Waterless Mountain, Laura Adams Armer (1932). The book starts off with an introduction written by a cowboy who encounters the author, and is told that she convinced a Navaho medicine man to allow outsiders to view a sand painting. They see the painting and befriend the author. Then the novel kicks in, about a young boy who is destined to become a medicine man. He sees the beauty in everything, and is guided by his feelings and his visions. At one point he rides off into the west to reach the sea, and eventually gets there with the help of the trader who's befriended him, as well as his family. The story mostly stays focused on Navaho life, but also shows the impact that the whites have made - cars, reservoirs, trading posts, and one man driven by alcohol to theft and arson. The trader's sister is a less sympathetic character, but appears infrequently. It was neat seeing some things through new eyes (ghosts on the screen instead of a film showing a relative who died after his home was flooded). It's a quiet, contemplative book.

The Cat Who Went to Heaven, Elizabeth Coatsworth, illustrated by Lynd Ward (1931) This is almost a picture book, short sections of text interspersed with beautiful ink paintings (made on rice paper and then copied into the book), as well as some short songs/poems. A cat is bought by the housekeeper of a Japanese artist, and the next day the temple commissions the artist to make a painting showing the death of the Buddha. The cat oversees the painting but protests (in a dignified and cat-like way) about there not being a cat in the line up of animals that came to receive a blessing. It was interesting reading about the artist meditating on Prince Siddhartha after having listened to the audio book version of "Siddhartha" by Hesse, the narrators voice was still strong in my memory. The title of the book is a bit misleading, but I guess "The Cat Who Went to Nirvana" wouldn't have sold as well in the West. :)

Hitty, Her First Hundred Years, Rachel Field (1930). This title had caught at my eye most every time I checked the list for my next book. It turns out that it's the story of a doll, carved from a small piece of mountain ash wood in Maine during a winter in the early 1800's. She's writing her memoirs in an antique shop in the early 1900's, and she's lived a more interesting life than most of the people who owned her. She trades hands via mischance, theft, shipwreck, crow-napping, being abandoned in a mail office's lost packages pile, being stuffed in the corner of a sofa that goes into the attic for years, and more. The conceit wears a bit thin in places (she can't really move but she implies that she could) but she's so charming about it and happy each time someone gets her who will appreciate her and refurbish her. She spends time as an artist model, a South Pacific island idol, a dress model, and both a treasured and a barely tolerated child's toy. It's interesting watching along with her as technology and social mores change over the course of a century.

1920's

The Trumpeter of Krakow, Eric P. Kelly (1929). The book starts off with the history of the heynal, the trumpeter's song that is blown from a church tower in Krakow, once to each cardinal direction, on the hour every hour. It's currently played with the last few notes cut short, to honour the memory of the young trumpeter who stayed at his post unto death, shot with a Tartar arrow as he neared the end of the song in 1241. The main story starts up in 1461, with a man coming from the Ukraine with a treasure hidden in a pumpkin shell, fleeing the destruction of farm and finding new work as the trumpeter of Krakow. His son is trained to play the broken song as well, and it's used as warning when thieves follow the family and try to regain the treasure. The family is living underneath an alchemist who falls under the hypnotic sway of an evil apprentice, and ends up doing deeds that drive him a little mad. The research is top notch, the author describes clothing of the 15th century with great detail, and gives a good sense of urban life at the time. The focus is a tiny bit scattered, the son that I was expecting to be the main viewpoint is only given the narrating voice every so often. It's a neat historical window into Poland though, and an enjoyable read.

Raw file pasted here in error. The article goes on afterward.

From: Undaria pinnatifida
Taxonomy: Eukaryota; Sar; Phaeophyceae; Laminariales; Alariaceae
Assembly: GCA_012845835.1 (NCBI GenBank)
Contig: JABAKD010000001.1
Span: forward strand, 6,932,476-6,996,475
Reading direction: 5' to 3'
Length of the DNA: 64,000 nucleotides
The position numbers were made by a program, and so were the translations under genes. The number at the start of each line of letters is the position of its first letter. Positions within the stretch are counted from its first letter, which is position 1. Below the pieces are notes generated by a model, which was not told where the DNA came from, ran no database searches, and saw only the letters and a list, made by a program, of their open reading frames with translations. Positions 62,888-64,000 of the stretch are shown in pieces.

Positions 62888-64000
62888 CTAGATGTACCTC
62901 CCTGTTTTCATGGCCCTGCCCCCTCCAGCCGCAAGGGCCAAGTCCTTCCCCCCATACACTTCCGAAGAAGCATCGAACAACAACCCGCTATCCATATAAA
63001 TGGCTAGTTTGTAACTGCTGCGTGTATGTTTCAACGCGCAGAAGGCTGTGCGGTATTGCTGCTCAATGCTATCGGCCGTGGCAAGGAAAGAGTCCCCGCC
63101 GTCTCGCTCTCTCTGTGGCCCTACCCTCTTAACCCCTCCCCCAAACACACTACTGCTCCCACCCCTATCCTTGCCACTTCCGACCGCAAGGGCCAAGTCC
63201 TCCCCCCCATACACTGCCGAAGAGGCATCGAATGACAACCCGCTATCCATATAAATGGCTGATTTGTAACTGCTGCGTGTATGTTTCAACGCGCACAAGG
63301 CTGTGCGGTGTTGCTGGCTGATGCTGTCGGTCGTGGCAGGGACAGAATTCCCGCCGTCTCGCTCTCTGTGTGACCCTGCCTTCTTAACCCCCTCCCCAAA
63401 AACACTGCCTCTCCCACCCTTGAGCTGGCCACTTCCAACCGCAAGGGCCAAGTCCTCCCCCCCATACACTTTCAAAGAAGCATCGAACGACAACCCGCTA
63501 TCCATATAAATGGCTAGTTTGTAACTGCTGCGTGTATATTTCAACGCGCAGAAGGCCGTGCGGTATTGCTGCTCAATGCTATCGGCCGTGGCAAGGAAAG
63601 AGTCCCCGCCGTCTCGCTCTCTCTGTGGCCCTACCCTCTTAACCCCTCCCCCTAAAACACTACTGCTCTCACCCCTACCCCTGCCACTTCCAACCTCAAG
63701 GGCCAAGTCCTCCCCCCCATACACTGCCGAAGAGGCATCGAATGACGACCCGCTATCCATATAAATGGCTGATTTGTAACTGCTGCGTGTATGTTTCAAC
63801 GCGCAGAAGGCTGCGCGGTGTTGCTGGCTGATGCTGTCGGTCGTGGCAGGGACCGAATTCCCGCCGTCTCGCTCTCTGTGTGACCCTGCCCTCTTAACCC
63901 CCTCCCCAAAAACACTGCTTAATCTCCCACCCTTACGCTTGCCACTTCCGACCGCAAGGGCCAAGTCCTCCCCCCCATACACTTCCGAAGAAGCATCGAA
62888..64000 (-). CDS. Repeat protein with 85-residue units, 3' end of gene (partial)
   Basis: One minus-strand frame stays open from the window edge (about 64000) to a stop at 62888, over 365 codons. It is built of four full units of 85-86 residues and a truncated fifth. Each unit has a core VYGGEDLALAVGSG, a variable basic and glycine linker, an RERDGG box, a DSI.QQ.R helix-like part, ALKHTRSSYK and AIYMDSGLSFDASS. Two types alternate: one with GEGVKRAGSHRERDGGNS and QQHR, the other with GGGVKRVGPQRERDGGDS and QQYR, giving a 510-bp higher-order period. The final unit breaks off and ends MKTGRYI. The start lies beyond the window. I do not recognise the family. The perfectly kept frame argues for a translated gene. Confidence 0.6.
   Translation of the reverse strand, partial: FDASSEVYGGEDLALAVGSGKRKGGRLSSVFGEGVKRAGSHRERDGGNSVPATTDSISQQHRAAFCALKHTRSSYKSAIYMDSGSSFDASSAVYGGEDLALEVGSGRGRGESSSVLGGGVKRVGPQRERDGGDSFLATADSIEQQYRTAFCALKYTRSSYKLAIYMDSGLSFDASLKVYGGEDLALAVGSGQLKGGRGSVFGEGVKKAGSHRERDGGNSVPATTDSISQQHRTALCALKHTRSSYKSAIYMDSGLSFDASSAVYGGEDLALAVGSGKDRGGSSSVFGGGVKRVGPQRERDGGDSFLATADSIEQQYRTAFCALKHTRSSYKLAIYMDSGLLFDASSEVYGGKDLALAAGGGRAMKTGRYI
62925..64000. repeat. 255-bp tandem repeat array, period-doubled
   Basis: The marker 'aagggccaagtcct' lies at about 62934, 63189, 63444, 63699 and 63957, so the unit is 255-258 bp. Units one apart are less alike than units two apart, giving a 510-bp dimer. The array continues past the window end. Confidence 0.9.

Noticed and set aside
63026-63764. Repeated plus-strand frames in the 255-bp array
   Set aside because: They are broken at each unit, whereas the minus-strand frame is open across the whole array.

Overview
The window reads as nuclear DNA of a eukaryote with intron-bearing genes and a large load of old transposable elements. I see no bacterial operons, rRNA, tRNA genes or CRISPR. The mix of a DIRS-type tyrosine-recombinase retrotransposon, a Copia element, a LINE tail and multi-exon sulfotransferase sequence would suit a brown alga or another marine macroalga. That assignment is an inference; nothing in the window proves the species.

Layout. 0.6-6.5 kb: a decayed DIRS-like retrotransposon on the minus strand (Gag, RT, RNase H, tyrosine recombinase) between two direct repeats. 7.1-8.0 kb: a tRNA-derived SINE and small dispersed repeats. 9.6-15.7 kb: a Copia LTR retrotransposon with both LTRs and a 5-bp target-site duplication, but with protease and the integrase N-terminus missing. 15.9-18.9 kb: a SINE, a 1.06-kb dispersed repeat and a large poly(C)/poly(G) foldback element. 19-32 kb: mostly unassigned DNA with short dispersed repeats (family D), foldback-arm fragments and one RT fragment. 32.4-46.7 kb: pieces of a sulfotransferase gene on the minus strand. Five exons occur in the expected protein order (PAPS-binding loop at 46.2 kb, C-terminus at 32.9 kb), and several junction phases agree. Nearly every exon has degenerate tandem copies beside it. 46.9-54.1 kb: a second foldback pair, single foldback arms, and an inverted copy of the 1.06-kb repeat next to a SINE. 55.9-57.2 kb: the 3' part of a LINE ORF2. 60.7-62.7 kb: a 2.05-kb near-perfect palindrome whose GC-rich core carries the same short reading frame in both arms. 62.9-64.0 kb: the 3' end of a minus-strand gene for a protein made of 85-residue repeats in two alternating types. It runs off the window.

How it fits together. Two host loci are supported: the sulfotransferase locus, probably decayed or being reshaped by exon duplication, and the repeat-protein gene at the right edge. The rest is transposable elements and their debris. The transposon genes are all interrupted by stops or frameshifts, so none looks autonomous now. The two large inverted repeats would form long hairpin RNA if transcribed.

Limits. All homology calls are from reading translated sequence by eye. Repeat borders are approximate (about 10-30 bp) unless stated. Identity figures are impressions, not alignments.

In an odd coincidence, the next book that I started is set in 13th century Poland, but it involves a time traveler trying to get the country ready to resist the Mongol hordes. :)

Gay-Neck: The Story of a Pigeon, Dhan Gopal Mukerji, illustrated by Boris Artzybasheff (1928). This title has jumped out at me from the list as well, as I wondered how a story about a domesticated bird could be engaging. It turns out that Gay-Neck was bred and hatched in India, by a teenaged pigeon fancier. The language definitely harkens back to an older time, and there are some conversational flourishes that are charming to read. The novel covers Gay-Neck from birth to training to mating to being a courier pigeon during the war in Europe, and his recovery from the traumas that he went through there. The young man's friend, a great hunter, and a monastery full of holy men, aid in Gay-Neck's rehabilitation. The illustrations were beautiful, strong black and white silhouettes of birds, animals and planes, often edged with geometric designs.